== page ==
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Home / Science / The final power of the sun could be more spectacular than we thought | MNN

The final power of the sun could be more spectacular than we thought | MNN



Also this great fiery drama queen, who is our sun, will one day leave the stage.

But when it makes its last bow, not a lot of audience will be left.

In about 5 billion years – the hard data scientists call for this last curtain – we'll be gone for a long time. Even the planets as we know them will not exist anymore.

But which drama we will miss. The sun's agony is likely to begin when it runs out of hydrogen, the gas that turns the sun into helium, literally illuminating our lives. And when it stifles, the sun swells up to a red giant and swallows Mercury and Venus neatly. As you can imagine, for anyone loitering around our planet, it will become increasingly uncomfortable as the oceans tend to evaporate.

Then the body of the oversized red giant will gradually flake off as it compacts into a dense knot of heaven, a white dwarf. This is pretty much the established thinking in scientific circles of how an average star will end up like our sun.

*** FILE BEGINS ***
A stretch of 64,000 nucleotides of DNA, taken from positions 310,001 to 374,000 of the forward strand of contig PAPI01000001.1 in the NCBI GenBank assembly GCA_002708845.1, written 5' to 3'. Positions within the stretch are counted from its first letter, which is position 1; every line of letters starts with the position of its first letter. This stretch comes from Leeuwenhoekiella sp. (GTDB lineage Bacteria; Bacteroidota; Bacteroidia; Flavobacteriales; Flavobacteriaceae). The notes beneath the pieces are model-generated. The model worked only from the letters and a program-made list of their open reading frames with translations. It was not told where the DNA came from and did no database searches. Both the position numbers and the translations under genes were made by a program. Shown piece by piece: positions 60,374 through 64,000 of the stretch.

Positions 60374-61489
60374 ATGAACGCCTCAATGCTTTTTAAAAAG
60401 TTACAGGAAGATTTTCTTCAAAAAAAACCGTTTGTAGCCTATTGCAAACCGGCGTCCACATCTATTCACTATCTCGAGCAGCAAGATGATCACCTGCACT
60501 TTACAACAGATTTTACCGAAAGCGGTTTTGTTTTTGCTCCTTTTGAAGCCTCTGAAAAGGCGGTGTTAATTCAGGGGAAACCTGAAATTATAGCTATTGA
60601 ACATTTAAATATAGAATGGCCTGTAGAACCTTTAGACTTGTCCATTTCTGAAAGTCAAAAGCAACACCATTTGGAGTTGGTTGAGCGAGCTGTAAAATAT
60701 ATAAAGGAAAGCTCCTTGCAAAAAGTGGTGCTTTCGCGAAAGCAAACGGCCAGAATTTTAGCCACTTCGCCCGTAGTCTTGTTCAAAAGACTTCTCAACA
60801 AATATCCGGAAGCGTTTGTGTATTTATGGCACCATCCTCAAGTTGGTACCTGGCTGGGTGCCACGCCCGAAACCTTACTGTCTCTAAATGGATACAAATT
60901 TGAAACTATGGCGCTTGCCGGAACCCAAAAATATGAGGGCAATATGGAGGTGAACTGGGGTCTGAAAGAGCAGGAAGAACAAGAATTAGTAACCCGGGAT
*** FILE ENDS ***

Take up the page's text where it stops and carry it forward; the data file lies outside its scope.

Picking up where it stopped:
But according to a new mathematical model, the setting of the sun could trigger an unexpected dramatic kick.

"When a star dies, it ejects a mass of gas and dust ̵

1; known as its shell – into space," says researcher Albert Zijlstra in a statement. "The shell can be as much as half the mass of the star, revealing the core of the star, which at that point in the star's life runs out of fuel, then shuts off and eventually dies."

But this massive envelope will still lurk around the White Dwarf – and if Zijlstra's team is right, it will provide a spectacular glowing nebula that could be seen several light-years away.

 Ring Nebula or Messier 57
The Ring Nebula or Messier 57 or NGC 6720 is a planetary nebula in the northern constellation of the Lyra. (Photo: NASA)

"The hot core makes the ejected shell glow bright for about 10,000 years – a short period in astronomy," notes Zijlstra. "This makes the planetary nebula visible, some so bright that they can be seen from extremely long distances measuring tens of millions of light-years, where the star itself would have been far too weak to see."

Earlier theories have shown that our sun is not big enough to illuminate the surrounding hull. Therefore, this little white dwarf would not lead to a visible fog. But the new data models suggest the opposite.

They show that a dying star, when it ejects its shell, heats up much more intense than previously thought. A star with a small mass, like ours, would probably ignite a very visible planetary nebula.

The model suggests that the dust and gas, once lit, will look much like a glowing halo. A fitting last marker for a star that has served us all so brilliantly.


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